An Organized Fridge Helps My Binge Eating Disorder

Here's how I have organized my fridge to help manage my binge eating disorder.

An Organized Fridge Helps Binge Eating by Prioritizing Healthy Foods

I organize my fridge to help my binge eating in the following ways. I place healthy, nutrient-dense foods at eye level. When I open the fridge, I see fruits, vegetables, and lean proteins. Using clear containers makes these options more appealing and accessible. I also wash and pre-cut fruits and vegetables, making them easy grab-and-go snacks. I position items like yogurt, hummus, and low-fat cheese at the front of the shelves. The foods serve as satisfying snacks that prevent me from reaching for less healthy options. By making more nutritious choices visible and convenient, I'm more likely to choose them first.

My Meals and Snacks Are Organized in My Fridge to Help with Binge Eating

I organize my fridge to help with binge eating by designating specific sections of my fridge for different types of meals and snacks. For example, I reserve the top shelf for breakfast items like eggs, yogurt, and whole-grain bread. Another shelf is dedicated to lunch and dinner ingredients such as pre-cooked proteins, salad greens, and whole grains. This organization helps me quickly find what I need for my balanced meal.

My snack drawer with healthy options has been organized to prevent binge eating, too. It's filled with cut-up veggies, small portions of nuts, and low-calorie snacks. I keep high-calorie, processed snacks out of sight or out of the house altogether. Having a designated snack area helps control portions and reduces the likelihood of mindless eating. I use smaller containers to store leftovers and pre-portioned snacks. This method helps control portion sizes and prevent overeating.

I label containers with contents and date prepared. This not only helps me keep track of what I have but encourages me to eat older items first, reducing food waste, ensuring I always have fresh, appealing options available.

I rotate fresh foods regularly to ensure that older foods are consumed before newer ones. Rotating fresh products, dairy, and other perishable to the front as I restock my fridge helps me maintain a supply of fresh, appealing options and reduces food waste, making healthy eating more consistent.

I Organize My Fridge to Help with Binge Eating by Keeping Temptations Out of Sight

I store indulgent foods like desserts and sugary drinks at the back of the fridge or in opaque containers. Out of sight, out of mind. This simple trick has significantly reduced my urge to binge on these items. I also consider storing less healthy foods in a cabinet or out of the kitchen altogether. By making them less accessible, I create an environment that supports healthy eating habits.

My Binge Eating Disorder Really Is Helped by Fridge Organization

Organizing my fridge thoughtfully has helped manage my binge eating disorder. By prioritizing healthy foods, organizing meals and snacks, using smaller containers, and keeping temptations out of sight, I've created an environment that supports mindful eating and reduces the urge to binge. These small changes have made a big difference in my journey toward healthier eating habits.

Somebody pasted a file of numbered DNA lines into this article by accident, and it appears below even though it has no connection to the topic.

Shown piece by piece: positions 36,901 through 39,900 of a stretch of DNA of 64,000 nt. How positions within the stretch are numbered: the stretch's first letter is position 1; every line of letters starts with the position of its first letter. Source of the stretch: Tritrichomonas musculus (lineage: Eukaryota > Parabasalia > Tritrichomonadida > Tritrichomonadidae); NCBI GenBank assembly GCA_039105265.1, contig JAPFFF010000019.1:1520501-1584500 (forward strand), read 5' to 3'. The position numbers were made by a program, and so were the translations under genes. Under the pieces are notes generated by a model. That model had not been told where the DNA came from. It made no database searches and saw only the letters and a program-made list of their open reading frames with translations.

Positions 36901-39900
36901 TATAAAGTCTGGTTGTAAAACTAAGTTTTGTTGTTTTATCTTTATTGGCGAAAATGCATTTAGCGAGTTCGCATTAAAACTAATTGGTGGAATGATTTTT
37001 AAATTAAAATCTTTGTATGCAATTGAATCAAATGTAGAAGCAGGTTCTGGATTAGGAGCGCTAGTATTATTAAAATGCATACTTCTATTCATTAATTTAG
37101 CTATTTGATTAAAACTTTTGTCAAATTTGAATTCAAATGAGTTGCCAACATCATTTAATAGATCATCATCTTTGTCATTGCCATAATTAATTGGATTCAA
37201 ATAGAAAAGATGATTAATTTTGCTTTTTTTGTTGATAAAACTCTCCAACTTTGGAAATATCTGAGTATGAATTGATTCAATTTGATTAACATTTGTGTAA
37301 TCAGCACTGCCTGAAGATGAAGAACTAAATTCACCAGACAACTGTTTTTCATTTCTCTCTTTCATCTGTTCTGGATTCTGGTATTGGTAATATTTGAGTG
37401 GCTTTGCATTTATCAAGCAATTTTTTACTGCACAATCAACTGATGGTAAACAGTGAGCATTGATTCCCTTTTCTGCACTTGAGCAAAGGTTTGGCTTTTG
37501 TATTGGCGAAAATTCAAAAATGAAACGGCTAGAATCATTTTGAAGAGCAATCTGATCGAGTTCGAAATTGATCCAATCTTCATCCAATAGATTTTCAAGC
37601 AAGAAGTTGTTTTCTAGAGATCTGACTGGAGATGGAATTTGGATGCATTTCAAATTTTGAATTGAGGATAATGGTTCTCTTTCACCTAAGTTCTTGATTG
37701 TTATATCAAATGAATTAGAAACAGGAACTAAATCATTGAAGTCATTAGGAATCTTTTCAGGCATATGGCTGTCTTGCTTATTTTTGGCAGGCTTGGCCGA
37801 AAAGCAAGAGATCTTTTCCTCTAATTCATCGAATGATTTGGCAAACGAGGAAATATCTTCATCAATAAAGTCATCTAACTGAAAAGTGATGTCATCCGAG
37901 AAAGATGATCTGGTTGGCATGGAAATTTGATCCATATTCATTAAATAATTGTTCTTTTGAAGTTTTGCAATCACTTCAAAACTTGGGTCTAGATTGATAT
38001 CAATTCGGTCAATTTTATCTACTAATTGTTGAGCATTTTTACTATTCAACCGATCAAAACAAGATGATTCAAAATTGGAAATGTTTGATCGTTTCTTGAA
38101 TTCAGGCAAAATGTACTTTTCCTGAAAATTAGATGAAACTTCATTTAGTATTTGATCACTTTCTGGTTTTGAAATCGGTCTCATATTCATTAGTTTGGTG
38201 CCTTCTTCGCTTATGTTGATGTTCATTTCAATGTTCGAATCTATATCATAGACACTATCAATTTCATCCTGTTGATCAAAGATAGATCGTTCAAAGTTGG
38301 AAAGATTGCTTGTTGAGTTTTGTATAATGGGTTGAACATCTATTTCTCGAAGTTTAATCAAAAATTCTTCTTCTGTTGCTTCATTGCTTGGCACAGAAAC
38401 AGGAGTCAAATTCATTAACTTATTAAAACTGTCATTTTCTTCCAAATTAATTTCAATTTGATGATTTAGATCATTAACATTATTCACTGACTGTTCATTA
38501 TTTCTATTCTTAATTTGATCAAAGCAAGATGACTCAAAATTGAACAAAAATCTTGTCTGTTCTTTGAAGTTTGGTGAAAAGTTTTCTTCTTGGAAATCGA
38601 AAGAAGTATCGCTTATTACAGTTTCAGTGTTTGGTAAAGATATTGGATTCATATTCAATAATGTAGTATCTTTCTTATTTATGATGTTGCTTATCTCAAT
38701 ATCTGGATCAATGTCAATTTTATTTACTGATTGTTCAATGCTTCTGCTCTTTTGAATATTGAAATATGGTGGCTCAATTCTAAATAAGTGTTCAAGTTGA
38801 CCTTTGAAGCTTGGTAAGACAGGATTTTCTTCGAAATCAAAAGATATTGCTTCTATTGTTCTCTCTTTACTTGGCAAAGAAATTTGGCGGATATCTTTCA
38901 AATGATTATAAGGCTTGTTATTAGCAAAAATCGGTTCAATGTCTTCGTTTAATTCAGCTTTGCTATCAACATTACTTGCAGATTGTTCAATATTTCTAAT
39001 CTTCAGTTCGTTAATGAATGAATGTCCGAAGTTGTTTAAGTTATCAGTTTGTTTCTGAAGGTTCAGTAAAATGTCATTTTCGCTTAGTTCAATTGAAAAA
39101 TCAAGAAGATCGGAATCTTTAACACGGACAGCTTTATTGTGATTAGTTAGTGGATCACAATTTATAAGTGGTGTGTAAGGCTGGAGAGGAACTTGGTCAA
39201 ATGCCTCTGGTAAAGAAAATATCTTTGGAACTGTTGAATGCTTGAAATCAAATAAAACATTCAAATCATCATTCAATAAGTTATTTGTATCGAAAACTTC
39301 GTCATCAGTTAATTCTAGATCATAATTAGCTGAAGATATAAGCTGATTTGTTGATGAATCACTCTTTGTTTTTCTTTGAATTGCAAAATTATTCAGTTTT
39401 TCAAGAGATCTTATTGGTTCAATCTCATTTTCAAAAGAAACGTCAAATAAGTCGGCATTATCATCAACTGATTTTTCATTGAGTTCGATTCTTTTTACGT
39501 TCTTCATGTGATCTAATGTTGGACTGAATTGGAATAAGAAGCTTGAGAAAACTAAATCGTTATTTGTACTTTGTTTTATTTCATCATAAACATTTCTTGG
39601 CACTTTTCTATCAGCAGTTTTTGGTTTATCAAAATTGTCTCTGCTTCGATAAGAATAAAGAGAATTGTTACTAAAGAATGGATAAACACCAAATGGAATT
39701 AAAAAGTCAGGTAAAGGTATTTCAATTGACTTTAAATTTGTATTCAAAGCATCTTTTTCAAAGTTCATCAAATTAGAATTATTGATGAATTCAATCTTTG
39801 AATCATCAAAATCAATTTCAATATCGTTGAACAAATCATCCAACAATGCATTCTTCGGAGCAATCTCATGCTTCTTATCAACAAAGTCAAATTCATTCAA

Self-Compassion and Bipolar: Benefits and How to Practice

Posted on:

I recently started wondering if self-compassion can help with bipolar disorder. This is because I'm in a dialectical behavior therapy (DBT) group, and people there seem crazy about it. It's also something I tend not to show myself. I have my reasons for being that way, but I'm reconsidering whether self-compassion can help with bipolar disorder.

Why I Don't Show Myself Self-Compassion with Bipolar

I admit it; I'm not big on self-compassion. It's not that I don't think other people with bipolar should show themselves self-compassion; I do; it's just that self-compassion has never been something I've shown myself.

And there's a reason for this. It's because I have an inner drill sergeant who runs my life. This inner drill sergeant is very important to me because he's what drives me to do anything. As a person with severe depression, I have no motivation, so screams from my inner drill sergeant are the stand-in.

Additionally, I'm often dealing with really awful things like the pain depression brings, and showing myself self-compassion about it has always read a little too close to self-pity for me. I try to take the stiff upper lip approach and move forward.

I'm not suggesting that any of this is the best way to be; it's just the way I am.

Self-Compassion Helping Bipolar?

But, as I said, self-compassion is a big part of the DBT group I'm in, and DBT has, indeed, been shown to help people with bipolar disorder.1 Additionally, according to Dr. Emma Seppala of The Center for Compassion and Altruism Research and Education at Stanford, there are scientific benefits to self-compassion. These benefits include an increase in productivity and a decrease in stress. Additionally, self-compassion leads to greater resilience, strength, and happiness.2

And if self-compassion can offer all those benefits to people with bipolar disorder, then I guess I'm all for it.

How to Show Yourself Self-Compassion When You Have Bipolar Disorder

Showing yourself compassion usually involves three steps. They are: